Lessons from a Circumnavigation Part III: Cost of Cruising


by Michael Frankel

Yachting is expensive. Yachting around the world even more so.

I did not conduct a formal Millennium Odyssey survey of boat expenses for equipment repairs and replacements. However, I did keep my ears open and I took lots of notes. Over the rally’s daily radio chat hour, I frequently heard of blown spinnakers, autopilots that failed and needed replacement, refrigeration failures that needed an expert at the next port, and much more. In port, dockside conversations added to this anecdotal database with stories of whole generators being air freighted from Europe, motors overhauled, fiberglass repair due to groundings, standing rigging replacement, and an endless procession of expensive specialists to fix this ‘n that.

No one was shy when asked about the cost of maintenance. Some actually sounded proud of the expensive repairs. Owners may have been proud of their aggressive sailing or their ability to foot the bills. I estimated that over our entire fleet – thirty-six boats ranging from 39- to 73-footers and from brand new to aging twenty-years-olds – the average equipment maintenance and replacement expenses for the circumnavigation ran to $15,000!

I passed this figure by my accountant friends, Ann, and Ralf on HARMONIE, and they sort of agreed with my estimate. Ralf leaned toward a higher number but thought the $15,000 was a good minimum average.

If you add in the average $18,000 rally entry fee and around $7,000 in worldwide boat insurance, the total comes to $40,000! This estimate does not include consumable items such as food and fuel, communications costs, weather services, hired crews, or travel expenses on shore. It also excludes the two biggest expenses: boat preparations for the rally, the depreciation due to wear and tear of the boat during the rally.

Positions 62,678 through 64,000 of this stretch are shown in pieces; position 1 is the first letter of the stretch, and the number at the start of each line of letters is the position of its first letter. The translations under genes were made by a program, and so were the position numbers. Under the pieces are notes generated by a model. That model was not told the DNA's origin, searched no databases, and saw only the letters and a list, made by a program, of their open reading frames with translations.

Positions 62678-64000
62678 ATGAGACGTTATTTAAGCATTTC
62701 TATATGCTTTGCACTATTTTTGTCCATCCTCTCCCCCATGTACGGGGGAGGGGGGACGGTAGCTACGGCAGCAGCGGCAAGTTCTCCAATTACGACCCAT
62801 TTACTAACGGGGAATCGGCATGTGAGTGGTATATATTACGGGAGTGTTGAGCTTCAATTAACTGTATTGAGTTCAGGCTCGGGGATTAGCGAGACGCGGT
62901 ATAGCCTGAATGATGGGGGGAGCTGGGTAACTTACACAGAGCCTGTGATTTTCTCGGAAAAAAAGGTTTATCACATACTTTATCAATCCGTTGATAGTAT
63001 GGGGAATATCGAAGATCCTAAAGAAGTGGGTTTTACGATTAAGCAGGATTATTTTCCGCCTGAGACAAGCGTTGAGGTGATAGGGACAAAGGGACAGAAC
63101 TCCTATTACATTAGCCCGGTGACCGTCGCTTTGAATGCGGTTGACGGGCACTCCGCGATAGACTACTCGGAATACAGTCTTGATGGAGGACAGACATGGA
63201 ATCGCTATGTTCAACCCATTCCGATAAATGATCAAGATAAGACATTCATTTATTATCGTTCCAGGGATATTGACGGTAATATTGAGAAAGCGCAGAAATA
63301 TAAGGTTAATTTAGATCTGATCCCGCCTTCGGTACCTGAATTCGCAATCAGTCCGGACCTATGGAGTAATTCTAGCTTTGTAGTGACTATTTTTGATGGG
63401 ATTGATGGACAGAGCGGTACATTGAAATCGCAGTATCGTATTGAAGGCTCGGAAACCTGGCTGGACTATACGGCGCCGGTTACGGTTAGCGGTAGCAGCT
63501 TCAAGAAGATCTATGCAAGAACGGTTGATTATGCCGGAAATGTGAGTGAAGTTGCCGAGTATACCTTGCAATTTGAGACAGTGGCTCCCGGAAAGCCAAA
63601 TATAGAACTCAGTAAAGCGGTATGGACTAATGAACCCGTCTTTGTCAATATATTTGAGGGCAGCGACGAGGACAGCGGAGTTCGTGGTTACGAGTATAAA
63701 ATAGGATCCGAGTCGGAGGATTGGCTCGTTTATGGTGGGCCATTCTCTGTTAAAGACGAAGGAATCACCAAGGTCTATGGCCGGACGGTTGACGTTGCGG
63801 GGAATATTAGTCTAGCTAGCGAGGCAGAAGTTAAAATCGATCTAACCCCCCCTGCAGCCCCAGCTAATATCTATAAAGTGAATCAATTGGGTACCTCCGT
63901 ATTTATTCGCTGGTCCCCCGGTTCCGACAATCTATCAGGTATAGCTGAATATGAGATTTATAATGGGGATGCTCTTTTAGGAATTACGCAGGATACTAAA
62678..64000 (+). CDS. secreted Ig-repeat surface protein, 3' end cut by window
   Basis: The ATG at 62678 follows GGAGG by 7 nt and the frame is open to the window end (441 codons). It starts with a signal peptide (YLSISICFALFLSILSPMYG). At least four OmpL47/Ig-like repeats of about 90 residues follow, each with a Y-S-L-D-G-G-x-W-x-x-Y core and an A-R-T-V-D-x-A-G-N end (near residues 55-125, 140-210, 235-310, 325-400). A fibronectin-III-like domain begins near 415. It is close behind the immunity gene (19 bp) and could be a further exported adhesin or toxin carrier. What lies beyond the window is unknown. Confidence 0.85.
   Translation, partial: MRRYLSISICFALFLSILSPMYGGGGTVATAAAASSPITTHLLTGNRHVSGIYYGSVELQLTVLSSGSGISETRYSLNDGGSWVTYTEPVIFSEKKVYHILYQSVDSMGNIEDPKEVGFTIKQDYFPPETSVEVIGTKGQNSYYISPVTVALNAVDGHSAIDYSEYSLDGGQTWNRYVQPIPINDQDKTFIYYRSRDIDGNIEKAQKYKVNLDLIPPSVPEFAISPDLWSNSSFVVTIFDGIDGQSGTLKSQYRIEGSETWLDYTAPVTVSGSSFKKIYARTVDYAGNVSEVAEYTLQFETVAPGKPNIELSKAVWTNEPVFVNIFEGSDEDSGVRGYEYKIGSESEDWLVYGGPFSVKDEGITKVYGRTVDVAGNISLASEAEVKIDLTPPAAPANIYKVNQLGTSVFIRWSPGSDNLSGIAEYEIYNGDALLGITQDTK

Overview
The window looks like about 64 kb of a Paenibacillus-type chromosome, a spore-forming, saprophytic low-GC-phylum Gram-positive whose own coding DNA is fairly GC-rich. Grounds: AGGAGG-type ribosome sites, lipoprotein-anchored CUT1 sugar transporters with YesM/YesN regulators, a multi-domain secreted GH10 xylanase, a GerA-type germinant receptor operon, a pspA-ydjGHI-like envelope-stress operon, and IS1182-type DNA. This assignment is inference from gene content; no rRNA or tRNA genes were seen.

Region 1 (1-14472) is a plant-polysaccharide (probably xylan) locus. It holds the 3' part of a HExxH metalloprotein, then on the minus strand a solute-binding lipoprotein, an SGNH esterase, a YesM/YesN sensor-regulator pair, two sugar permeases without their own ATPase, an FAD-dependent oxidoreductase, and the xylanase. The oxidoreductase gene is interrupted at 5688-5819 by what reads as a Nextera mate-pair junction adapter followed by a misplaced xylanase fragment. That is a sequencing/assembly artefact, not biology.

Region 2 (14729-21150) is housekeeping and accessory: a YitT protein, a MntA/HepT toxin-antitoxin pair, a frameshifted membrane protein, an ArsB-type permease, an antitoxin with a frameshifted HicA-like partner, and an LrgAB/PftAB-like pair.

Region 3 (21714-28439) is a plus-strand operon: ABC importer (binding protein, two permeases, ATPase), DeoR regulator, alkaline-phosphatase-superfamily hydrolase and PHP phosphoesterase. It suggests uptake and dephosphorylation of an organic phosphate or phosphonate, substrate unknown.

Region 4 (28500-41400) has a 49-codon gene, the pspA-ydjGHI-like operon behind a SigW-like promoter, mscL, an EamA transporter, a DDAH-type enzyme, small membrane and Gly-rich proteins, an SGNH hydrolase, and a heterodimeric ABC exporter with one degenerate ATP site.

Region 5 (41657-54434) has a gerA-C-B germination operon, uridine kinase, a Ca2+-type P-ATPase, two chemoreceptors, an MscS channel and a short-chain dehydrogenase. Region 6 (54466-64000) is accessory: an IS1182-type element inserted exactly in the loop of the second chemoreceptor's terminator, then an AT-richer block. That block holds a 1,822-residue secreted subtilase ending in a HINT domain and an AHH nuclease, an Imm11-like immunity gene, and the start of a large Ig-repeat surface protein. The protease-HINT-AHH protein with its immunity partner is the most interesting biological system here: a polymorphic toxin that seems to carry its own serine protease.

Duke on DISTANT DRUM estimated that getting his twenty-year-old boat ready for the circumnavigation cost around $140,000. HORNBLOWER, another aging boat, had about $40,000 in new equipment purchases for the trip. In HORNBLOWER’s case, all installations were carried out by Bob and I with sweat wages not reflected in the true dollar cost of boat preparation. A new 57-foot Swan purchased for the Millennium Odyssey, reportedly cost upward of $2 million, and was put up for sale at the end of the rally for a mere $1.35 million. This was an unusual example of depreciation, but many boats face major refurbishment expenses after the voyage: painting, varnishing, fiberglass repairs, new rigging, engine, and generator overhauls, new sails, canvas work, and much more. A year-and-a-half of hard sailing under tropical sun and salt water can do a lot of damage.

Some boats used hired crews with monthly salaries ranging from a couple of hundred dollars to a couple of thousand dollars per person. Other boats used volunteer crews, and still, others had their crews share in boat expenses. My own expenses for the rally reflect the latter category. I shared the food and fuel (and occasional docking) expenses. My total room and board and other expenses for the circumnavigation came to approximately $19,900 (about $1,200 per month), broken out as follows:

Rally entry fee $1,600

Food and fuel (my share) 2,100

Inmarsat-C e-mail transmissions 3,200

Mail forwarding 900

Planes, trains, and car rentals 5,700

Walking around money 6,400

The planes, trains category includes a flight from the Caribbean to Rome for the last flame ceremony but not the flight to Israel for the first flame ceremony, occurring several months before the American start of the Millennium Odyssey. The walking around money included extensive land touring in Australia and South Africa.